How to Use Yoga Props to Deepen a Yoga Practice

woman in white sports bra and black and gray camouflage pants sitting on gray yoga mat

Yoga props are helpful tools to help suit a yoga practice to a particular individual. It is important to keep in mind that everyone has a different level of flexibility and strength and the use of props can help to move from poses to pose without injury or strain. By using props it becomes possible to find correct alignment while in a pose which facilitates strengthening and opening of the body so that in time the pose may be possible without the use of props.

Types of Yoga Props

Typical yoga props include blocks (foam or wood), straps, blankets and bolsters (a thick, rectangular pillow used mostly in restorative poses). A wall or folding chair also may be used occasionally. When practicing at home or somewhere props are not available, it is perfectly appropriate to substitute a stack of books for a block or a belt or tie in place of a yoga strap.

When to Use Yoga Props

Props are used so poses can be practiced safely and effectively. For example, when practicing a standing forward fold, if the fingertips do not come to the floor, place the hands-on blocks instead. For seated poses, propping the hips up on blankets and looping a strap around the balls of the feet instead of straining to reach the toes can make for a safer and more stable stretch. In general, if pain or strain is felt in a pose, it is imperative to come out of the pose and adjust, using props to effectively “lengthen” the arms or legs to make the pose more accessible.

How Props Help to Deepen a Yoga Practice

When the body is tight and is forced to move into a particular pose, strain is created and the body becomes set up for injury. By using props when needed that strain is avoided, as is the risk of injury. Using props also aids in finding proper alignment in poses, opening and strengthening the muscles of the body in a healthy way.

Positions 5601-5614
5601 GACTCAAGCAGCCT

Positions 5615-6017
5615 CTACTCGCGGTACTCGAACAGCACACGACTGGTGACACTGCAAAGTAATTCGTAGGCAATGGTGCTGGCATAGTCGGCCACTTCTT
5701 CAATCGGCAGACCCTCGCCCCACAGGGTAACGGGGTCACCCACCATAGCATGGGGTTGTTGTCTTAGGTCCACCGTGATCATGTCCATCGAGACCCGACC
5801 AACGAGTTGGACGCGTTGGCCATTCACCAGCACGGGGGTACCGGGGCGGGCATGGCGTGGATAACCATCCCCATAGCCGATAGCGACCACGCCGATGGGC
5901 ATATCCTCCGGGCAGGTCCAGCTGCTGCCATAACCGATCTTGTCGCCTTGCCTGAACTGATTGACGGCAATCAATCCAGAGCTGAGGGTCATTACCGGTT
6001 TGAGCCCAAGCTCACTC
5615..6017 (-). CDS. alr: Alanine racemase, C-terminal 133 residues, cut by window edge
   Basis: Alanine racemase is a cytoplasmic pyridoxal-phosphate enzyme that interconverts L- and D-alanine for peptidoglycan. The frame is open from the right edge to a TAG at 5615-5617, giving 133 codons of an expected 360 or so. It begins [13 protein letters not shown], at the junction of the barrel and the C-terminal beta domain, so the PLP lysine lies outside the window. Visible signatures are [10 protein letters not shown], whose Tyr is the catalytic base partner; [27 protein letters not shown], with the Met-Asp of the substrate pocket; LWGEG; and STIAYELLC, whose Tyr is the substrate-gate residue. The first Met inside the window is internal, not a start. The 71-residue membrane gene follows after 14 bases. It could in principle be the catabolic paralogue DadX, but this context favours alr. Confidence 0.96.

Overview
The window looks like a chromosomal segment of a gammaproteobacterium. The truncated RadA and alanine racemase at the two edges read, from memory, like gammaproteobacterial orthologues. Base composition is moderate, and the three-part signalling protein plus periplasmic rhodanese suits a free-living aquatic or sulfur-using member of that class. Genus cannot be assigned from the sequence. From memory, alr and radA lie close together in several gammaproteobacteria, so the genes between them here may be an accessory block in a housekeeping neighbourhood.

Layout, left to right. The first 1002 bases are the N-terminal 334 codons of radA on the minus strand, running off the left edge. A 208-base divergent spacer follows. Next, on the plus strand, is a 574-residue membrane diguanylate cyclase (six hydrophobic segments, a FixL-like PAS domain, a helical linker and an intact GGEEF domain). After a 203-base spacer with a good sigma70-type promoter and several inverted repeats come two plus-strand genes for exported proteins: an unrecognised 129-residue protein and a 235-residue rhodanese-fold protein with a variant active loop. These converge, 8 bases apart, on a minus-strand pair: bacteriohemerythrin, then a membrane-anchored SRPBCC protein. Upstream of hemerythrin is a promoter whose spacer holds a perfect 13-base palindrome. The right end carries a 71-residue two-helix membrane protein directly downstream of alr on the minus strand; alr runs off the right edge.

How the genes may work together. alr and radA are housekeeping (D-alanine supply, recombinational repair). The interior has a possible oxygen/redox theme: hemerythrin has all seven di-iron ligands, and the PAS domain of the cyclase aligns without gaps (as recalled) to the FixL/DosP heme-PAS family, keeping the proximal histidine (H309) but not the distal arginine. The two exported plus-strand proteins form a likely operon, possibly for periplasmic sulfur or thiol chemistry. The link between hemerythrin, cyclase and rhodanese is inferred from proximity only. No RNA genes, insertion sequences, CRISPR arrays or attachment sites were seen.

Without proper alignment in poses, the body tends to take the path of least resistance, moving the stretch of the pose into areas that are already flexible and avoiding the areas that are tight. A seated forward fold is a perfect example; if the hamstrings are not long enough for a person to touch their toes, the stretch will move into the lower back and cause strain. By holding a strap looped around the balls of the feet it is easier to keep the lower back long and move deeper into the hamstrings.

Conclusion

Every person has a different level of flexibility and strength. When moving through yoga poses it is important to work at a level appropriate to the individual and the use of props allows individuals to move in and out of poses safely and without strain or injury. The use of props helps work a pose in the way it was intended, to lengthen, stretch and strengthen the tight muscles in the body and create more space and ease throughout the body.